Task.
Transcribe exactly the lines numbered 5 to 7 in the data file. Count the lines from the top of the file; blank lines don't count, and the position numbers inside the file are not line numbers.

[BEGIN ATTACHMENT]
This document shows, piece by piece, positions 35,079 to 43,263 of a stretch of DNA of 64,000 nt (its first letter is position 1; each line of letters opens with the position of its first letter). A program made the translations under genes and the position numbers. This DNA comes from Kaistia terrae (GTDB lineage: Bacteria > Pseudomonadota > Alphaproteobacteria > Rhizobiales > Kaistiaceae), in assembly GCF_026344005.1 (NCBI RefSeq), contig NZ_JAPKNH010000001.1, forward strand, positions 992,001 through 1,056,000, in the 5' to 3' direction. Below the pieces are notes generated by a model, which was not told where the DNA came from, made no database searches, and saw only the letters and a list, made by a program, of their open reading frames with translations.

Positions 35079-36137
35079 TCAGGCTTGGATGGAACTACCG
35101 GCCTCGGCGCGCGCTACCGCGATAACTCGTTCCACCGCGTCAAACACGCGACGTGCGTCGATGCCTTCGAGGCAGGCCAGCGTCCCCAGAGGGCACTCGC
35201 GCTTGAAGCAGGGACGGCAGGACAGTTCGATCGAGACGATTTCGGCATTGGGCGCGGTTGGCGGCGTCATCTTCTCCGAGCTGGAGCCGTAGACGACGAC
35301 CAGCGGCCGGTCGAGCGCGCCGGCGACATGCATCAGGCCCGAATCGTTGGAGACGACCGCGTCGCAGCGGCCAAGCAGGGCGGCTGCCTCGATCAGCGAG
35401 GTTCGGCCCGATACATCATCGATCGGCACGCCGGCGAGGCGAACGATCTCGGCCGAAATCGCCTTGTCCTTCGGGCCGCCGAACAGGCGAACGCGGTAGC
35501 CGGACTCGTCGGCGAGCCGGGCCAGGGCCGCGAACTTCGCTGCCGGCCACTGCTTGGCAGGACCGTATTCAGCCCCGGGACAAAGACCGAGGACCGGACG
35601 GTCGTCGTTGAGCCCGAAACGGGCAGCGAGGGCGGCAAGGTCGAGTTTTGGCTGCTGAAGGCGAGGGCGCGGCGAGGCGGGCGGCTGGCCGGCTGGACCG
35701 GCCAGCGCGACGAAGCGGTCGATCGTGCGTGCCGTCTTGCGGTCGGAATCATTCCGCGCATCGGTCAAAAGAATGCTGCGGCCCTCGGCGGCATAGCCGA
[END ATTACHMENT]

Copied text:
35201 GCTTGAAGCAGGGACGGCAGGACAGTTCGATCGAGACGATTTCGGCATTGGGCGCGGTTGGCGGCGTCATCTTCTCCGAGCTGGAGCCGTAGACGACGAC
35301 CAGCGGCCGGTCGAGCGCGCCGGCGACATGCATCAGGCCCGAATCGTTGGAGACGACCGCGTCGCAGCGGCCAAGCAGGGCGGCTGCCTCGATCAGCGAG
35401 GTTCGGCCCGATACATCATCGATCGGCACGCCGGCGAGGCGAACGATCTCGGCCGAAATCGCCTTGTCCTTCGGGCCGCCGAACAGGCGAACGCGGTAGC